Using Chart.js in Angular With ng2-charts


While this tutorial has content that we believe is of great benefit to our community, we have not yet tested or edited it to ensure you have an error-free learning experience. It's on our list, and we're working on it! You can help us out by using the "report an issue" button at the bottom of the tutorial.

Chart.js is a popular JavaScript charting library and ng2-charts is a wrapper for Angular 2+ that makes it easy to integrate Chart.js in Angular. Let’s go over the basic usage.

Installation & Setup

The first step is to install both Chart.js and ng2-charts into your project:

# Yarn:
$ yarn add ng2-charts chart.js

# or npm:
$ npm install ng2-charts chart.js --save

Then, if you’re using the Angular CLI, you can simply add Chart.js to the list of scripts in your .angular-cli.json file so that it gets bundled with the app:

.angular-cli.json (partial)
"scripts": [

Now you’ll want to import ng2-chart’s ChartsModule into your app module or a feature module:

import { BrowserModule } from '@angular/platform-browser';
import { NgModule } from '@angular/core';
import { ChartsModule } from 'ng2-charts';

import { AppComponent } from './app.component';


ng2-charts gives us a baseChart directive that can be applied on an HTML canvas element. Here’s an example showing-off some of the options to pass-in as inputs and the chartClick event that’s outputted by the directive:

<div style="width: 40%;">

And here’s what it can look like in our component class:

import { Component } from '@angular/core';

@Component({ ... })
export class AppComponent {
  chartOptions = {
    responsive: true
  chartData = [
    { data: [330, 600, 260, 700], label: 'Account A' },
    { data: [120, 455, 100, 340], label: 'Account B' },
    { data: [45, 67, 800, 500], label: 'Account C' }
  chartLabels = ['January', 'February', 'Mars', 'April'];

Example chart with ng2-chart


Here’s a quick breakdown of the different input options:


This sets the base type of the chart. The value can be pie, doughnut, bar, line, polarArea, radar or horizontalBar.


A boolean for whether or not a legend should be displayed above the chart.


This should be an array of objects that contain a data array and a label for each data set.


If your chart is simple and has only one data set, you can use data instead of datasets and pass-in an array of data points.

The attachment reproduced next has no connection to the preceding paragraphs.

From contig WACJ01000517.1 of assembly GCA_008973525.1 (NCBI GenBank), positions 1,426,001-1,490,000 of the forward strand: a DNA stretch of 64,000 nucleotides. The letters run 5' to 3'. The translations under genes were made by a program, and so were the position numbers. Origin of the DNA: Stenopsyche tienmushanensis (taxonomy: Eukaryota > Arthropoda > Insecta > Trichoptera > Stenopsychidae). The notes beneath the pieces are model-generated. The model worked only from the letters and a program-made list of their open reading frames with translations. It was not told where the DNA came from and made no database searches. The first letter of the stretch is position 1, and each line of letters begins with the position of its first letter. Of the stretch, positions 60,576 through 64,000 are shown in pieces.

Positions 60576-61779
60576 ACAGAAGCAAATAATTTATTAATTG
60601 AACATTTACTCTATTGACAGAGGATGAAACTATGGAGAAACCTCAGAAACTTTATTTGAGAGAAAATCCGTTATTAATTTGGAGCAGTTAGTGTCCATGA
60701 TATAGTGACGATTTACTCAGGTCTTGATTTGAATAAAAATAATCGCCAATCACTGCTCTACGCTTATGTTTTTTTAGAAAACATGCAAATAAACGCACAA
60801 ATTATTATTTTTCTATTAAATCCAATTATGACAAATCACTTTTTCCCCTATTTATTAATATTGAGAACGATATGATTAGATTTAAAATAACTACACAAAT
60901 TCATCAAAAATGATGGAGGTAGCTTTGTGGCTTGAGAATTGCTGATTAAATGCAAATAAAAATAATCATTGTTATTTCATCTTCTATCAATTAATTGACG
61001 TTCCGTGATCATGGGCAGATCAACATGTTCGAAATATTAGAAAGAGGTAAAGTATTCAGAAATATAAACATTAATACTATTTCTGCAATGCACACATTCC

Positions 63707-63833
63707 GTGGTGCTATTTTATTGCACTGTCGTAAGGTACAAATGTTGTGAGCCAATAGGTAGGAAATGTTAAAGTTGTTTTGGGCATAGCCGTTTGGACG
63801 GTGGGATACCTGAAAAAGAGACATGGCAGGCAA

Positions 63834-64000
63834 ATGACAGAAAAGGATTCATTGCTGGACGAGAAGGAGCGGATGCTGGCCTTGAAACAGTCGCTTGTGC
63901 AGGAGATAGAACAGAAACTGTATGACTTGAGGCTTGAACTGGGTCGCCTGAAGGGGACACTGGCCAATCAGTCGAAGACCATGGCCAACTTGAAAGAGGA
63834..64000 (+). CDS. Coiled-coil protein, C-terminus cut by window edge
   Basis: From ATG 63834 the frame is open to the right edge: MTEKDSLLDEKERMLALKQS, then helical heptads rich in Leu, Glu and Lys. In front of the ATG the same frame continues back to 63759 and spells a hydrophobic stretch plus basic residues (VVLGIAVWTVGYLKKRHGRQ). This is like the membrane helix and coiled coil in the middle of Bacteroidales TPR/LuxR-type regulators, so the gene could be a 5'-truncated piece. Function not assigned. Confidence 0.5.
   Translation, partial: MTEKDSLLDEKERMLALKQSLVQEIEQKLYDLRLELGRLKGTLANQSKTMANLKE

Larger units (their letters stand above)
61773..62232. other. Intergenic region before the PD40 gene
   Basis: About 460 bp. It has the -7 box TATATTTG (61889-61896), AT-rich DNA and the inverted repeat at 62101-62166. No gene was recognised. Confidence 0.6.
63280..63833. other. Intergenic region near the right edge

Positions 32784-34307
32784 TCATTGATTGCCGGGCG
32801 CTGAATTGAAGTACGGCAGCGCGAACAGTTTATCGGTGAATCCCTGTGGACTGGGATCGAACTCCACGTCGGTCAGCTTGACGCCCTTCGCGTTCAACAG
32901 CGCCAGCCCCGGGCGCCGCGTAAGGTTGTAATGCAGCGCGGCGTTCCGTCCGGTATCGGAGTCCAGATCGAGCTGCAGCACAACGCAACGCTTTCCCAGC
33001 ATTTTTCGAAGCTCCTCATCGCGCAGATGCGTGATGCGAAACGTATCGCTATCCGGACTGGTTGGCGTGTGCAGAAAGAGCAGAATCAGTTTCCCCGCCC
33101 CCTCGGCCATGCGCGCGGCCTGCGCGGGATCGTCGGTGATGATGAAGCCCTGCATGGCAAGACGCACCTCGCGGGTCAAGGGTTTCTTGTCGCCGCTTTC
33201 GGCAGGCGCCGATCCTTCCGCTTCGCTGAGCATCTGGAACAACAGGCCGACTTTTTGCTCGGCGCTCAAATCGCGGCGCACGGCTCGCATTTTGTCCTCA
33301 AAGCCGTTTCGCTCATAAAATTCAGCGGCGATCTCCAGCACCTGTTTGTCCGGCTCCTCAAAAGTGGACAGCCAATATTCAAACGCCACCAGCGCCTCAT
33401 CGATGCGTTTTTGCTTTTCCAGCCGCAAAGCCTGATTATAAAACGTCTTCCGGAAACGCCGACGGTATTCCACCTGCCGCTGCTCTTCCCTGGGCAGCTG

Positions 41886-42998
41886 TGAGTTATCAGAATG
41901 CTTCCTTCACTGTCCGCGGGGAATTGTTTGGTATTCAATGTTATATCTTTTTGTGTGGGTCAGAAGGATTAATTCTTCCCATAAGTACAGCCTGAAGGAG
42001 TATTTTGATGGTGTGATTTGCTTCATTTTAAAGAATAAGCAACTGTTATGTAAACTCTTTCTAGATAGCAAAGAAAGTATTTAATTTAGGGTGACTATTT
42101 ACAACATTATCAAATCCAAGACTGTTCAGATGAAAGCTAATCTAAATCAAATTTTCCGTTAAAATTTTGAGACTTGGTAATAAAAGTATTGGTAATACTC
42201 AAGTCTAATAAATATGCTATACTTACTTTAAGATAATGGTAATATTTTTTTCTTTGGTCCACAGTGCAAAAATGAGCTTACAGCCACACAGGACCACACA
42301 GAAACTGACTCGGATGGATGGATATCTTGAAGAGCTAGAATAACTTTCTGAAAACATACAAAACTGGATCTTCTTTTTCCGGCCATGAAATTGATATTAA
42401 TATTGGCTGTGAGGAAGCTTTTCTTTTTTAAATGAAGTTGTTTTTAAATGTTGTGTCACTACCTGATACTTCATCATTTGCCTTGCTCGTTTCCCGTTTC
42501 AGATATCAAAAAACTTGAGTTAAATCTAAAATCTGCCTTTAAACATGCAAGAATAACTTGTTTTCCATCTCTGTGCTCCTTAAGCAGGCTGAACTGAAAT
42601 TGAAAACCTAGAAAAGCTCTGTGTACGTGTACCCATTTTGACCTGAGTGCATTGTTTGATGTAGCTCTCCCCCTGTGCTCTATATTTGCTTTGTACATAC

An array of labels for the X-axis.


An object that contains options for the chart. You can refer to the official Chart.js documentation for details on the available options.

In the above example we set the chart to be responsive and adapt depending on the viewport size.


Not shown in the above example, but you can define your own colors with the colors input. Pass-in an array of object literals that contain the following value:

myColors = [
    backgroundColor: 'rgba(103, 58, 183, .1)',
    borderColor: 'rgb(103, 58, 183)',
    pointBackgroundColor: 'rgb(103, 58, 183)',
    pointBorderColor: '#fff',
    pointHoverBackgroundColor: '#fff',
    pointHoverBorderColor: 'rgba(103, 58, 183, .8)'
  // ...colors for additional data sets

When using custom colors, you’ll have to provide a color object literal for each data set.


Two events are emitted, chartClick and chartHover, and they allow to react to the user interacting with the chart. The currently active points and labels are returned as part of the emitted event’s data.

Updating Datasets Dynamically

Of course, the beauty of Chart.js is that your charts can easily by dynamic and update/respond to data received from a backend or from user input.

In the bellow example we add a new data points for the month of May:

newDataPoint(dataArr = [100, 100, 100], label) {

  this.chartData.forEach((dataset, index) => {
    this.chartData[index] = Object.assign({}, this.chartData[index], {
      data: [...this.chartData[index].data, dataArr[index]]

  this.chartLabels = [...this.chartLabels, label];


And it can be used like this:

<button (click)="newDataPoint([900, 50, 300], 'May')">
  Add data point

You’ll notice that we don’t mutate the datasets for our chart, but instead return new objects containing the previous data with the new data. Object.assign makes it really easy to do so.

In this particular example we also give our method’s argument a default value of 100 for our 3 datasets in case nothing is passed.

Creative Commons License